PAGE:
The Godfather Michael Corleone Analysis

1195 Words5 Pages
Godfather: The Spiritual Desolation of Michael Corleone
The Godfather, directed by Francis Ford Coppola, is known as one of the most infamous films in American history. Since its release in 1972, it continues to transcend generations of people; never wavering from its appraised status. The film illustrates the gradual moral and spiritual descent of a young Michael Corleone as he suddenly inherits the family business. In the beginning, Michael show’s a great dislike for his family’s way of life and what it entails; seeing himself as a separate person from them entirely. However his father, Don Corleone, otherwise known as “The Godfather” and his lifestyle, evidently merge with Michael’s. It is within this new role that Michael learns that
…show more content…
Through the editing alone, this scene puts into perspective the conflicting morals and actions of anyone holding the position of the "Godfather". As the baptism begins, a wide shot reveals the location of the scene as the organ and cries of a baby play lightly in the background. The use of this shot adds to the façade of a typical day and conceals the nature of the events that are to come later in the scene. Progressing on, the camera follows the motion of Kay, Michael, and the baby as they prepare to partake in the ceremony. The liturgical sounds of the organ remedying with the words of the priest create a sound bridge as the scene cuts to a man loading a gun and another carrying a large box and entering his car. This editing schema consisting of cuts from the holy ceremony to the preparation for what looks like a mass murder, build up suspense in both events as the unknown becomes clearer with each cut. Amongst the shots in the church, the camera focuses on the expressions on Michael’s face, emphasizing his expressionless facade as his power and control are consolidated on the outside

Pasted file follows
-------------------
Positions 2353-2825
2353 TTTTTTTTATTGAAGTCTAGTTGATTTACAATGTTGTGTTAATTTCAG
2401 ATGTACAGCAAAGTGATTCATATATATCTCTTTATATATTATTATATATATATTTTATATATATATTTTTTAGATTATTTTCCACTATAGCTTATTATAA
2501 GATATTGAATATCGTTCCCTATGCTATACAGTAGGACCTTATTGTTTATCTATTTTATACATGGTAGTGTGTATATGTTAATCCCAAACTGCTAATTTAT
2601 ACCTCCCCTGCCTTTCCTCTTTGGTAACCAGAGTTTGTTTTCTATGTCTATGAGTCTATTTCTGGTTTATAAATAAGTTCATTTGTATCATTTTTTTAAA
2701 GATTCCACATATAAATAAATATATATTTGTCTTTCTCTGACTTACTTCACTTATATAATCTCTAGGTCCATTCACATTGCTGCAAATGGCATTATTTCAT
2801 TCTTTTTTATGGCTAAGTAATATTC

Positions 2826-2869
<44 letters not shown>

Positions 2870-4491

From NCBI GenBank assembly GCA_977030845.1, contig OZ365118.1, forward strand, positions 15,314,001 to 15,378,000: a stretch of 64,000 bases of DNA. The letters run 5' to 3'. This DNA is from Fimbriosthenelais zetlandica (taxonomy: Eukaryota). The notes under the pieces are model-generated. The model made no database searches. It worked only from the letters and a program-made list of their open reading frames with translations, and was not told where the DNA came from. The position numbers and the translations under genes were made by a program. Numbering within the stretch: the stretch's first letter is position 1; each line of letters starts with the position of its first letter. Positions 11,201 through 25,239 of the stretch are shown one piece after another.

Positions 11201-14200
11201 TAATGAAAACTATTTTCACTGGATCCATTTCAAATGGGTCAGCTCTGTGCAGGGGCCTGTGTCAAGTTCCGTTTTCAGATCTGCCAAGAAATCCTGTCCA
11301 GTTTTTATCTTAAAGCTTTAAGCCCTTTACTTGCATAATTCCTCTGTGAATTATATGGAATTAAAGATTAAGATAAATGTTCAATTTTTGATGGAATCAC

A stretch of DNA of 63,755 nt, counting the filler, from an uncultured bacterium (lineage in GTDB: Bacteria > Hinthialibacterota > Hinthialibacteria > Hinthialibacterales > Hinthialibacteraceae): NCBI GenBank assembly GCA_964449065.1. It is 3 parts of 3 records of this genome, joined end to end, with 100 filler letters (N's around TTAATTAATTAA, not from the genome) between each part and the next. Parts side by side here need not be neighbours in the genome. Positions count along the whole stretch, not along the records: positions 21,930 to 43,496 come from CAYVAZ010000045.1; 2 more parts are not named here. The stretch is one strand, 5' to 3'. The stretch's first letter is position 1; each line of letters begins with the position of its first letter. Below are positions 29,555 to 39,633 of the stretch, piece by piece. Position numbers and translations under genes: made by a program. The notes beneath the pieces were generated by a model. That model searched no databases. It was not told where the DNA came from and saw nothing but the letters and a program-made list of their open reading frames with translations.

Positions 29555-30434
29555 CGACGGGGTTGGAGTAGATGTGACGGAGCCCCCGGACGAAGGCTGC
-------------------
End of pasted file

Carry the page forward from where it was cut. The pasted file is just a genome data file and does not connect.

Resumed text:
More about The Godfather Michael Corleone Analysis

Open Document